We are currently in the midst of the weeks of mourning that mark the commemoration of the destruction of the two Temples in Jerusalem. The loss of the Temples was not only a blow to the religion of the Jews, but it also symbolized the loss of Jewish national sovereignty in Israel and was the beginning of the Exile and the Diaspora. Sixty-five years after the destruction of the Second Temple by Titus and the Romans, the Jews rose in a rebellion led by Bar Kochba and Rabbi Akiva to attempt to regain their national independence and rebuild the Temple. This attempt crashed in bloody failure. But Bar Kochba’s defeat came to symbolize more than a failed attempt at Jewish national independence. It signaled the dangers and frustrations of false messianism, a disease that has taken a great toll on the Jewish people throughout its Diaspora history. Thus, this mourning period also tolls the bell for the destruction that false messiahs have extracted from the Jewish people over the ages.
From the time of Bar Kochba in 135 CE till the time of political Zionism in 1897, there was no concentrated Jewish effort to regain the Land of Israel as a Jewish homeland. Individual Jews, and even sometimes substantial groups of them, found their way back to live in Israel. But they were always living under foreign masters: the Byzantines, the Crusaders, the Arabs, the Mamelukes, the Ottomans, and the British, to name some. In the sixteenth century, many Jewish refugees from the Spanish expulsion Don Joseph Naxos, a wealthy converso Jew and the nephew of the great Jewish woman banker and visionary, Dona Gracia Beatriz Mendez, even gained legal control over the city of Tiberias and its immediate environs. He envisioned this event as being the beginning of the restoration of Jewish national sovereignty in the Land of Israel. However, with his death and with the later debacle of the false messiah Shabtai Tzvi, who eventually converted to Islam, nothing practical came of this momentary historical aberration. Individual Jews returned to the Land of Israel, but nobody dared hope – except for messianic expectations and beliefs – for any restoration of Jewish sovereignty in the Land of Israel. In my heart and mind, this three week mourning period reflects and commemorates that historical Jewish attitude of helplessness as well.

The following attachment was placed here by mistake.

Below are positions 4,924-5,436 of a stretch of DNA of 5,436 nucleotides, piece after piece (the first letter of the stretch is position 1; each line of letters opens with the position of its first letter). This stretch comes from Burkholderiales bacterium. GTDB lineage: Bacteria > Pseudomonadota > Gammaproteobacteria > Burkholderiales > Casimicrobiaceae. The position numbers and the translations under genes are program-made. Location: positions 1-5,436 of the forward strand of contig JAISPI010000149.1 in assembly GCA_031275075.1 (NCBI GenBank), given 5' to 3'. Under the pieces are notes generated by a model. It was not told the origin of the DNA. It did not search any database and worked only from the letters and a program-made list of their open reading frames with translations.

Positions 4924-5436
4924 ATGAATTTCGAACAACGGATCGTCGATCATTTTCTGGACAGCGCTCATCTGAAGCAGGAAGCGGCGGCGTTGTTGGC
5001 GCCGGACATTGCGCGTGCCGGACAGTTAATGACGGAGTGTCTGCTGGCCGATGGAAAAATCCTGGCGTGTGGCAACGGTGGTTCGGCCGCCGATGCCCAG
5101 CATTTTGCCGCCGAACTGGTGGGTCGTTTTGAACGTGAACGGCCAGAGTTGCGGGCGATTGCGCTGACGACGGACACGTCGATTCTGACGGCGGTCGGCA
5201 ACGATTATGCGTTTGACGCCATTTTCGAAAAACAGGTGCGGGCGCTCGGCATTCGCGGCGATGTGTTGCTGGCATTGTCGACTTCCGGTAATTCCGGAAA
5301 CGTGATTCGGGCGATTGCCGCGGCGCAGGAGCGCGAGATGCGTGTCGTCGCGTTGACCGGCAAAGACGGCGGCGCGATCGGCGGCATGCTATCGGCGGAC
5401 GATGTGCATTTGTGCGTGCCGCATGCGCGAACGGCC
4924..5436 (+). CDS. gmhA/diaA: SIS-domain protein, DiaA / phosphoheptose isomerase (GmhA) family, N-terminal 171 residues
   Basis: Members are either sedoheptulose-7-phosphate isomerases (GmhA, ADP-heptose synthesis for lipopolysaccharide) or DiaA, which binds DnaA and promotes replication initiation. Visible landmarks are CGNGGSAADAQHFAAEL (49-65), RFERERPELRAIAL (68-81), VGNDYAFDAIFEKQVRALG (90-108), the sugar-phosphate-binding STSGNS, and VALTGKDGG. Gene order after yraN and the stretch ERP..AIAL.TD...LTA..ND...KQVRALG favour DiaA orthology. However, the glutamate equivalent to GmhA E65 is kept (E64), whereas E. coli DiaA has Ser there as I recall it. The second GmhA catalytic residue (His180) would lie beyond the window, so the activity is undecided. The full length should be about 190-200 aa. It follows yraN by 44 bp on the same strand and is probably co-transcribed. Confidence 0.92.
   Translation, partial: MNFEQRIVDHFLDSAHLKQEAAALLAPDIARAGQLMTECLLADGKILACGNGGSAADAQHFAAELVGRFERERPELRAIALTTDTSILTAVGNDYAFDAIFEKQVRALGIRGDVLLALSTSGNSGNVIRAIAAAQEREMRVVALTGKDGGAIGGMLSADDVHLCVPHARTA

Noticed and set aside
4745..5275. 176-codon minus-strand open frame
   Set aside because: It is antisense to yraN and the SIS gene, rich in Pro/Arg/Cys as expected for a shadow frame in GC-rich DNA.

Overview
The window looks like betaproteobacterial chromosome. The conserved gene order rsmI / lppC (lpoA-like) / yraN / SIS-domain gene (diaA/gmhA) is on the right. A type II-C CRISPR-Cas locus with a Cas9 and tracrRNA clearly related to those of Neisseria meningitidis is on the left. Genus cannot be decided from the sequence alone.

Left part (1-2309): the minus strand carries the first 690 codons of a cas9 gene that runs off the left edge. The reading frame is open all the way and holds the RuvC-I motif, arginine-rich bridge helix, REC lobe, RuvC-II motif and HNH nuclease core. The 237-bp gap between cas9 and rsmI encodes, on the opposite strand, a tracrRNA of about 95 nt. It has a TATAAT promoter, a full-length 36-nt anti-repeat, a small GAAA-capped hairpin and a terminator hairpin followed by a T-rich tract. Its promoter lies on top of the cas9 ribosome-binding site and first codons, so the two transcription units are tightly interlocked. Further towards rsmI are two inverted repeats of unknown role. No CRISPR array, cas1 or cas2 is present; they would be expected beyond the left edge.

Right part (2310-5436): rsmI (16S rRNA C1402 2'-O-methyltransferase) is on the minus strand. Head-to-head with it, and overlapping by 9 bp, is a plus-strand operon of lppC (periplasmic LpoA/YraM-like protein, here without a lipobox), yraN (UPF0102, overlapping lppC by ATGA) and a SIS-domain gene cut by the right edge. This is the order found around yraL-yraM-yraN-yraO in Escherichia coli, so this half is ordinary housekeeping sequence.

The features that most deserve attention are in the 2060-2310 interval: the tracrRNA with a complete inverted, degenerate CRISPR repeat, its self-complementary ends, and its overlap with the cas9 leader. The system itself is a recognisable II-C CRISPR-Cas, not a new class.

Yet in the nineteenth century, an inexplicable change in Jewish attitude began to take place. The disciples of the Gaon of Vilna and of the Hassidic masters began to organize immigration to the Land of Israel. Towards the end of that century, actual communal organizations such as Chovevei Zion (the Lovers of Zion) were created to speed Jewish immigration and development of the Land of Israel. Such disparate Jewish personalities as Rabbi Naftali Zvi Yehuda Berlin (the Netziv), head of the Volozhiner Yeshiva, Rabbi Shmuel Mohilever of Bialystok, Baron Edmond DeRothschild of France, and avowed secularist Dr. Leo Pinsker, all somehow joined forces to place the issue of Jewish return to the Land of Israel back on the agenda. Herzl’s Zionist movement was built upon this foundation of this earlier nineteenth century phenomenon. Appeals for money to help create the nascent Jewish community in the Land of Israel became common and widespread throughout Jewish synagogues the world over, particularly on Tisha B’Av, the culmination of our mourning. Thus, Tisha B’Av became a moment of hope and vision within the mourning and sadness. This is in fulfillment of the words of the Talmud: “Those that mourn for Jerusalem will also be privileged to participate in its rebuilding!” Thus Tisha B’Av bids us to look forward while we recall the past and to strengthen ourselves in our just cause and holy right.